Monday, February 26, 2007


Dominic J. Balestra on 'Science and Religion'

I present, for your interest, a series of quotes from Professor of Philosophy (Fordham University, New York) Dominic J. Balestra's paper on 'Science and Religion' from Brian Davies OP (ed.), Philosophy of Religion: A Guide to the Subject, (Continuumm, 2003):

'...the last twenty-five years of scientific discussions about origins, and the new, post-Kuhnian philosophy of science, present a significantly transformed context... it removes an old barrier (the hard demarcation) between science and theology and, thereby, clears a way for new avenues of exchange between these disciplines... [we live in] a time when the results of science in cosmology and biochemistry have produced findings salutary to religion, and philosophy of science has removed old walls of separation... Because certain types of explanations (for example, moral duty as an explanation for someone's behaviour) are ruled out of science for methodological reasons, it does not follow that such explanations tout court do not contribute to our understanding. Nonetheless, they [i.e. such methodological strictures] rule out any other kind of explanation, metaphysical or theological, of astronomical origins or of biochemical mechanism or of evolutionary development. In general, such scientistic thinking illustrates what the philosopher Alfred North Whitehead has described as "the fallacy of misplaced concreteness." The issue of scientism stands in a critical intellectual juncture between science and theology... Nonetheless, it is a fact that some results of the latest scientific cosmology has ignited an astonishing discussion among physicists, philosophers and theologians... Most philosophers of science have abandoned the quest for demarcation...'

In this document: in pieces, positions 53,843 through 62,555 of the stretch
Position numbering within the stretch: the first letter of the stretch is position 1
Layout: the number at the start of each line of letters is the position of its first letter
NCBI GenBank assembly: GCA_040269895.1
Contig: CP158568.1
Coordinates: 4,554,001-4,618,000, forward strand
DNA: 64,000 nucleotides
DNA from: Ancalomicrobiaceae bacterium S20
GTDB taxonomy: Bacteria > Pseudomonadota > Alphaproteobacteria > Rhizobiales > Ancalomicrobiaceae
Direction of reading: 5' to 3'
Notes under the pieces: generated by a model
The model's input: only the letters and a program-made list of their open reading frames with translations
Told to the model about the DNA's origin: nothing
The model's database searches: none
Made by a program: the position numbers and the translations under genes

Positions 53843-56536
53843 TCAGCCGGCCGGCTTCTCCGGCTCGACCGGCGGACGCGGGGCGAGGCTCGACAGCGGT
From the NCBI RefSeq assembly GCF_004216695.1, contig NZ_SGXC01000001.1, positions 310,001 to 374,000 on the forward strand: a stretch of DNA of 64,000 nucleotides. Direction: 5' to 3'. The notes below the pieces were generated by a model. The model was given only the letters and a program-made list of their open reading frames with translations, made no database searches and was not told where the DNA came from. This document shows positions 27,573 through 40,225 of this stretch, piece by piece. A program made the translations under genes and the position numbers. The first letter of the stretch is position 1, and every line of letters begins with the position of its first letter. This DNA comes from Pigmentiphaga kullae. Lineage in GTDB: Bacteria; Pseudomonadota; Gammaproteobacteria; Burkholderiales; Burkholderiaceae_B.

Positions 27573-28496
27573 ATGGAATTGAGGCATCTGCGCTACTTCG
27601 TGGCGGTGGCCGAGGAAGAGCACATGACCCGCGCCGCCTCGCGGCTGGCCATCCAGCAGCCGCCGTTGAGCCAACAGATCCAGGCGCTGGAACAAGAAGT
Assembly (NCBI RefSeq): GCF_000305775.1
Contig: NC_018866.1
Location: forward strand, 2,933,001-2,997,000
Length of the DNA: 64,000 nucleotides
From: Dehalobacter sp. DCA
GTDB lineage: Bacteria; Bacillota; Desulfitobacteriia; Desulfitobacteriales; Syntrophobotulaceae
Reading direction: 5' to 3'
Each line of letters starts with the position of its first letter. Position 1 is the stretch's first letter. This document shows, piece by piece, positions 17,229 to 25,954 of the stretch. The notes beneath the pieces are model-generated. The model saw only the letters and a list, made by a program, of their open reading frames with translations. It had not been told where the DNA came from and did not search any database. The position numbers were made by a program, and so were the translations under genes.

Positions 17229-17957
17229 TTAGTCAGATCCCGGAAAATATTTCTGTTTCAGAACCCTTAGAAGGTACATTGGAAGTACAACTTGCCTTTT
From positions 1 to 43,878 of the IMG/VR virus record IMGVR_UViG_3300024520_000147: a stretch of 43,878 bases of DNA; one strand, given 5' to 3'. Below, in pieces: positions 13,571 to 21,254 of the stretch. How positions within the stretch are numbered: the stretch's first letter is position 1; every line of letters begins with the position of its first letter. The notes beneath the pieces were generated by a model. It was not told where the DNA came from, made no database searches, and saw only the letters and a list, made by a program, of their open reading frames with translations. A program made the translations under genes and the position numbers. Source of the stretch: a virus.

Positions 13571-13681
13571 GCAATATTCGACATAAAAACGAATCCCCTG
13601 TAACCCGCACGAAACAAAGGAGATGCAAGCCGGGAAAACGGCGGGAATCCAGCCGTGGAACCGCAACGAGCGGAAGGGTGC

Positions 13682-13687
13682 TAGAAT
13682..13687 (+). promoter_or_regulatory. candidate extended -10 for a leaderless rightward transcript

In other words, scientistic folk may exclude intelligent design from science by errecting philosophical rules of exclusion, but most philosophers of science recognize such rules as being merely arbitrary rules that do nothing but get in the way of pursuing the truth about reality. Scientistic demarcation criteria should not prevent us from following the evidence from cosmology and biochemistry when it points in the direction of desgin, even if the other side of the elephant marked 'intelligent design' might be marked 'God.'

Wednesday, February 21, 2007


For Your Attention

The Discovery Institute's list of peer reviewed ID publications has been updated (and even now it is not comprehensive)

Over 700 scientists have now signed the Dissent From Darwinism list (that's over a hundred more since last year's press release)

Phillip E. Johnson has a new article on ID in Think, the journal of the Royal Instutuite of Philosophy

Finally: William Lane Craig Debate and Lecture Tour